The city of San Marcos will sponsor a public hearing on Thursday, June 21 seeking citizen comments on the creation of an urban transit district for the San Marcos area.
The hearing will be held at 6 p.m. Thursday at the Activity Center, 501 E. Hopkins in San Marcos. The San Marcos area, including the City of Martindale and portions of Hays, Caldwell and Guadalupe Counties, was designated as a “small urban area” following the 2010 census with a population of 52,826.
The designation qualifies the area to seek additional state and federal funding for transit services if the San Marcos chooses to set up an Urban Transit District.
Current services are provided by the Capital Area Rural Transportation System and will end in the San Marcos area on Oct. 1.
Elected officials representing local governments and stakeholders participated in a conference on May 24 to discuss the possible creation of an Urban Transit District to serve the San Marcos area.
The conference was chaired by San Marcos city council member Kim Porterfield. Conferees were Hays County Commissioner Debbie Ingalsbe, Martindale Mayor Doyle Mosier, Guadalupe County Commissioner Kyle Kutscher and Caldwell County Commissioner Nieto Madrigal.
Barry Goodman and David Bartels of the Goodman Corporation presented an overview and the legal requirements under state law for rural and urban transit districts.
Participants included Dean Danos, executive director of the Alamo Area Council of Governments representing Guadalupe County; Dave Marsh, General Manager of CARTS; and Todd Hemmingson, Vice President of Strategic Planning for Capital Metro.
The transit district is not a taxing district and cannot collect taxes. The district would likely be administered by a board comprised of representatives of jurisdictions that fall within the urbanized area.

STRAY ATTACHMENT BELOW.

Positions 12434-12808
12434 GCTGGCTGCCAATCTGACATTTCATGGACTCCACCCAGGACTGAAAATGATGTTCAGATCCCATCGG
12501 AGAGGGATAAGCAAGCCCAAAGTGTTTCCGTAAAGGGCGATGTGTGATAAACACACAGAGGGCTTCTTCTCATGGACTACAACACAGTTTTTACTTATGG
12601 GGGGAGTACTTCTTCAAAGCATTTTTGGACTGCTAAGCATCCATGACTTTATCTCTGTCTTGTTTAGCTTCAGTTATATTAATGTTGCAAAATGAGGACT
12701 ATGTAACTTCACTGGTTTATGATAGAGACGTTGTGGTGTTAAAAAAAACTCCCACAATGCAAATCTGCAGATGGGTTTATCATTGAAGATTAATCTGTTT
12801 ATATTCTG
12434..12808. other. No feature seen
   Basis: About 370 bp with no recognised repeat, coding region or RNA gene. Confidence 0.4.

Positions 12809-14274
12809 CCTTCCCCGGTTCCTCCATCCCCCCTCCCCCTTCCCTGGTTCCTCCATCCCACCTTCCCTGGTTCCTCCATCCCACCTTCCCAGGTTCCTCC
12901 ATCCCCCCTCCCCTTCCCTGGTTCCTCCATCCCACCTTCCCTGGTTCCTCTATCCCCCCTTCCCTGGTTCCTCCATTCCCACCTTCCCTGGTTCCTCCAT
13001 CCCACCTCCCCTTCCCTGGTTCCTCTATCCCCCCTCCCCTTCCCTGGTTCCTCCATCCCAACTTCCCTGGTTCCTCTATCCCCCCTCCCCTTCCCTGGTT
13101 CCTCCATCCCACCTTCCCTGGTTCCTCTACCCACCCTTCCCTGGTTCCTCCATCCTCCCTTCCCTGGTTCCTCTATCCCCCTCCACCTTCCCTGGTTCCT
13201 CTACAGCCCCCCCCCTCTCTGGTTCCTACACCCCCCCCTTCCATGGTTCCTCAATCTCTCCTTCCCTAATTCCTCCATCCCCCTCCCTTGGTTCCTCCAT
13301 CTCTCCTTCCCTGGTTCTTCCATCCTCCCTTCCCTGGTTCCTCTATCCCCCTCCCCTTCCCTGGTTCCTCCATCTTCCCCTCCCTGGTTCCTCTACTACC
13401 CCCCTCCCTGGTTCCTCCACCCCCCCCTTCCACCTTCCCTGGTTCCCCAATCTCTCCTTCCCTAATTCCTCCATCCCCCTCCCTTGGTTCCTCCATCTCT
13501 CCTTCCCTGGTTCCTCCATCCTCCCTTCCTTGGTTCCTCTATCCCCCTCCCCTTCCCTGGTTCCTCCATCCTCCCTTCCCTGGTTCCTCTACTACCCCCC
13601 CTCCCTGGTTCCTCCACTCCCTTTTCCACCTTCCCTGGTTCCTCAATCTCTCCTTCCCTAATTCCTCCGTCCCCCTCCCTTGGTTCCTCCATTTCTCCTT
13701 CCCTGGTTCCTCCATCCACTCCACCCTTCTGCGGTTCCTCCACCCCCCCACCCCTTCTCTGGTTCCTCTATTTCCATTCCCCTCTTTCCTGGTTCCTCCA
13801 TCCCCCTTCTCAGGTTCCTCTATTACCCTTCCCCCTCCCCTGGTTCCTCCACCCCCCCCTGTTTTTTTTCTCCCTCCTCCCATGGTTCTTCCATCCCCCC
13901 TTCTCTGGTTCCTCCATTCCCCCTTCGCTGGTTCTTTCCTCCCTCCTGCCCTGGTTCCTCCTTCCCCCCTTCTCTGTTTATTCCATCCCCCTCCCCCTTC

“Creating an Urban Transit District will help ensure that state and federal taxes paid by local citizens for public transportation are used here to build a reliable, frequent, responsive and cost effective service,” said Laurie Moyer, managing director of the city’s Community Services division.
The governing board would be able to apply for local, state and federal transit funds and keep local control over public transit services for the area.
A local district would also be able to address the needs for public transportation services, regional connectivity, and the needs of a growing senior citizen population.
A board would also be able to contract with government agencies or private corporations for planning and development of transportation services. Creating a district would require the city of San Marcos to establish a board and provide ongoing staff support.
If San Marcos chooses not to create an Urban Transit District, the area could ask CARTS to consider expanding its services to both Rural and Urban Transit Districts and increase its board to include representatives from the urbanized area. Hays and Caldwell each currently have a director on the board.